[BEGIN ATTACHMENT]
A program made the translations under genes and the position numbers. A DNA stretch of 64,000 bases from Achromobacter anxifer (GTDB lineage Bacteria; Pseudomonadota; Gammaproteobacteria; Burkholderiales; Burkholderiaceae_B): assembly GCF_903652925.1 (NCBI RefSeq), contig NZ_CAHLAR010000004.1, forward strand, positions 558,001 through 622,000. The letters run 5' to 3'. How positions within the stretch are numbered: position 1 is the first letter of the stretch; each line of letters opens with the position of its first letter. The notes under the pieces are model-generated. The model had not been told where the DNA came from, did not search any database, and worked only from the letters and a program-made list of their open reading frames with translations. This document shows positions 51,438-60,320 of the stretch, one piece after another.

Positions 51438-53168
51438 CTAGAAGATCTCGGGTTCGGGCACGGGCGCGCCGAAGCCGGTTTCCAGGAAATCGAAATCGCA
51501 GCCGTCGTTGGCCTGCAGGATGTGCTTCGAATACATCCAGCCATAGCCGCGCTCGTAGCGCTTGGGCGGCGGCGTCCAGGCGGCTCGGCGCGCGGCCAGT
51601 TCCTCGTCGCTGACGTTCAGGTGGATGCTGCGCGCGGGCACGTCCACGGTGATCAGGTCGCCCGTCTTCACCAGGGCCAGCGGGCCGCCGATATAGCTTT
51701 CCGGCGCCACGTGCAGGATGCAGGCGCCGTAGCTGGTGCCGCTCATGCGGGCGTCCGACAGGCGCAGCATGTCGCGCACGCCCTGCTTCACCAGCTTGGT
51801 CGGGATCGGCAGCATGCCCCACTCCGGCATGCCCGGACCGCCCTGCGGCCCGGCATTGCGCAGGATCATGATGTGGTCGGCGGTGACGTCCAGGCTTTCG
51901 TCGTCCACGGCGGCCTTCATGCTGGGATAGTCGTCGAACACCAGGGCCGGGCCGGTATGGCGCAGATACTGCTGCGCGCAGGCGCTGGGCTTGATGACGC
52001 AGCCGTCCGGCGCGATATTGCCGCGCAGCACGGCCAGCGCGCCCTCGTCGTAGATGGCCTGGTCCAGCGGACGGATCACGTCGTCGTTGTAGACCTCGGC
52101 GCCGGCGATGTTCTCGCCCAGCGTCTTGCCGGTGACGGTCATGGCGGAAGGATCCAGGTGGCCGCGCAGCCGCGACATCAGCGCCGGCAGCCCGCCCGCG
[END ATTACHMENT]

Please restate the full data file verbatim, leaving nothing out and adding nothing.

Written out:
A program made the translations under genes and the position numbers. A DNA stretch of 64,000 bases from Achromobacter anxifer (GTDB lineage Bacteria; Pseudomonadota; Gammaproteobacteria; Burkholderiales; Burkholderiaceae_B): assembly GCF_903652925.1 (NCBI RefSeq), contig NZ_CAHLAR010000004.1, forward strand, positions 558,001 through 622,000. The letters run 5' to 3'. How positions within the stretch are numbered: position 1 is the first letter of the stretch; each line of letters opens with the position of its first letter. The notes under the pieces are model-generated. The model had not been told where the DNA came from, did not search any database, and worked only from the letters and a program-made list of their open reading frames with translations. This document shows positions 51,438-60,320 of the stretch, one piece after another.

Positions 51438-53168
51438 CTAGAAGATCTCGGGTTCGGGCACGGGCGCGCCGAAGCCGGTTTCCAGGAAATCGAAATCGCA
51501 GCCGTCGTTGGCCTGCAGGATGTGCTTCGAATACATCCAGCCATAGCCGCGCTCGTAGCGCTTGGGCGGCGGCGTCCAGGCGGCTCGGCGCGCGGCCAGT
51601 TCCTCGTCGCTGACGTTCAGGTGGATGCTGCGCGCGGGCACGTCCACGGTGATCAGGTCGCCCGTCTTCACCAGGGCCAGCGGGCCGCCGATATAGCTTT
51701 CCGGCGCCACGTGCAGGATGCAGGCGCCGTAGCTGGTGCCGCTCATGCGGGCGTCCGACAGGCGCAGCATGTCGCGCACGCCCTGCTTCACCAGCTTGGT
51801 CGGGATCGGCAGCATGCCCCACTCCGGCATGCCCGGACCGCCCTGCGGCCCGGCATTGCGCAGGATCATGATGTGGTCGGCGGTGACGTCCAGGCTTTCG
51901 TCGTCCACGGCGGCCTTCATGCTGGGATAGTCGTCGAACACCAGGGCCGGGCCGGTATGGCGCAGATACTGCTGCGCGCAGGCGCTGGGCTTGATGACGC
52001 AGCCGTCCGGCGCGATATTGCCGCGCAGCACGGCCAGCGCGCCCTCGTCGTAGATGGCCTGGTCCAGCGGACGGATCACGTCGTCGTTGTAGACCTCGGC
52101 GCCGGCGATGTTCTCGCCCAGCGTCTTGCCGGTGACGGTCATGGCGGAAGGATCCAGGTGGCCGCGCAGCCGCGACATCAGCGCCGGCAGCCCGCCCGCG